The Marina — California
I’m sitting out on our balcony where, usually, the sun is shining, its rays glistening on the water like tiny gemstones. But it’s rained for the past four or five days now, and I’m ready for the sun to come out again.
Ready to see your handsome face again and give you some suga. I still have that album, you know. It’s filled with photos of me and you, smiling for the camera and always, at the last second, you’d say, “Give me some suga,” and I’d turn and pucker up. Because, in thirty-seven years, I’ve never been one to turn down a kiss from Mr. Frank Jenkins.
There were plenty of ladies too willing to get in line, haha! My own mother being one of them! I can still hear her, ribbing me: “Honey, if I was twenty-five years younger, you’d never have that guy.”
All in good fun. She loved you like her own son. But you know that, best of friends as you two were.
You were the kindest husband, Frank. Genuine. Generous. Unusually so, in fact. Like my “just because” flowers that you’d buy for no reason at all except for the fact that you loved me. I took a picture of each bouquet. I don’t know if you ever knew that or not. Of course you brought Mom flowers too. She loved that. And that simple, sweet gesture made me love you even more.
You loved to buy me jewelry, too. Diamonds, especially. I didn’t mind. They’ve always been a reminder of not only your generosity but a lifetime of wonderful adventures together.
From Europe to the Caribbean, to Australia, New Zealand, Hawaii, Fiji, Africa, Rio, Portugal, Tahiti… There are more, but honestly, we went to so many amazing places I cannot remember them all. Thanks to our New Years Eve Bucket List, where we’d each drop three destinations into a hat and draw one out at midnight. I loved that, the moment we decided we were going to see and experience the whole world before we got too old.
And we didn’t just decide, Frank. We really committed ourselves to it. Just like we really committed ourselves to each other.
I remember the day I first saw you. I got on the elevator at J&H to go to the twenty-first floor along with my fellow insurance claims minions, when I saw this incredibly handsome, African American man wearing a beautiful navy-blue double-breasted suit with the whitest shirt I have ever seen. You had such a bright smile, and the prettiest teeth. Of course, I had to be with my boss at the time, so I couldn’t flirt with you if I’d wanted to—and I had wanted to. You rode the elevator all the way up to the twenty-fourth floor, the penthouse.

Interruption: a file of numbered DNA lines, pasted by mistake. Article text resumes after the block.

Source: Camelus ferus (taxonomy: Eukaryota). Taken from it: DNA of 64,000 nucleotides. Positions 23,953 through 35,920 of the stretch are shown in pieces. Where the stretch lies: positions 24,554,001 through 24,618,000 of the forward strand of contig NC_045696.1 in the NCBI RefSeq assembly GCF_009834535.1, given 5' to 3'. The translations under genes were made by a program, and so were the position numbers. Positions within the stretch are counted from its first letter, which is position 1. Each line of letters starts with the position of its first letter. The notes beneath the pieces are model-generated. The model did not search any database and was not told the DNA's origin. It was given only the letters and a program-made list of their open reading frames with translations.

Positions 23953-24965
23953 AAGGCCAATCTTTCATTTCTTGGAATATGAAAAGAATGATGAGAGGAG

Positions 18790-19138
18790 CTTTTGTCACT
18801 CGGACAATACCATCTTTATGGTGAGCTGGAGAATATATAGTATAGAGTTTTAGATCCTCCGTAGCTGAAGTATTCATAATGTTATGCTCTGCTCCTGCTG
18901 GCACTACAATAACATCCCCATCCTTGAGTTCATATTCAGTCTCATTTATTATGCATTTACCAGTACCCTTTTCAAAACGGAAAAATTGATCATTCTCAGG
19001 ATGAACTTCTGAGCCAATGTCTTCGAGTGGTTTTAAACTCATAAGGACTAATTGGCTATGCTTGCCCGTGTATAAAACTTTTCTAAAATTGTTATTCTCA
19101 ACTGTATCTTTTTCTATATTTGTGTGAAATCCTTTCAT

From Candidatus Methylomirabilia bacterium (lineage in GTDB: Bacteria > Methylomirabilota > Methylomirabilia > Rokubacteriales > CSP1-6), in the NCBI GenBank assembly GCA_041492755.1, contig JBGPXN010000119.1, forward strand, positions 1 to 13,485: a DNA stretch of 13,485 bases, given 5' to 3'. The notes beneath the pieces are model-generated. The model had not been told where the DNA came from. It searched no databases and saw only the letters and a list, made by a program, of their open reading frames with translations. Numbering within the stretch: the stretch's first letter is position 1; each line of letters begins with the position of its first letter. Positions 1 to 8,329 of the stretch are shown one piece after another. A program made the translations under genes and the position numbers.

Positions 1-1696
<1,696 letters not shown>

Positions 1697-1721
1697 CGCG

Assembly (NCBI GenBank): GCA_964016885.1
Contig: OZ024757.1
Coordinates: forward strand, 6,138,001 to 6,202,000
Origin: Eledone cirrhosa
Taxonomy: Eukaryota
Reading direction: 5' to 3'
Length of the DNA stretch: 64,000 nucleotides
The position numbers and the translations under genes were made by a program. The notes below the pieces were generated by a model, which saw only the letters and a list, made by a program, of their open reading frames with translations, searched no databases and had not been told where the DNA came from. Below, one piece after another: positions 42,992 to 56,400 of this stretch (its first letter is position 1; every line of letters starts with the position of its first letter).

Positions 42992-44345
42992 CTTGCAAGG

I don’t know that the elevator doors had even closed when I turned to my boss and said, ‘Who was that?”
Thus began my hunt to ride the elevator with that dapper Mr. Jenkins again. Today, I suppose it would be called stalking, haha!. But I was smitten, Frank. And when you shook my hand and I finally got to formally introduce myself…fireworks.
Not that any of these feelings could be acted on. You were married. I got engaged. We were in the no-fly zone. So, for years, we were Jenkins and Tucker, and we were grand friends. Until, life had its serendipitous way of working out and then one night, after we’d each endured our own heartbreaks, you told me: “Don’t worry. I’ll take care of you. I’ll never let anybody hurt you again.”
You kept your word.
We were no longer Tucker and Jenkins. We were Paula and Frank. Husband and Wife. And we were together every minute ever since.
Now, there’s nothing I love more than getting to talk about you and our life together. Because not everybody has a love story, Frank. And we do. I want people to know that love stories still exist.
That’s why I decided to grow a diamond from your ashes. You always loved surprising me with diamonds, so what better way to honor your memory and celebrate our love story? Sometimes when I tell people who didn’t know us about our love, they can’t believe it. But I lived it. And I feel so blessed to have had it; although, it makes it that much harder to go on without you.
The diamond that Eterneva grew from the carbon in your ashes means that I can move forward with you. It’s timeless and eternal, a class-act, Frank, just like you. I had it set in a necklace surrounded by eight 0.75-carat diamonds and yours shines the brightest of them all. It makes me think of your smile, and your white, white shirt the day I first saw you on the elevator all those years ago.
Au revoir my dear husband. Until we reunite in our next life—and fall in love all over again.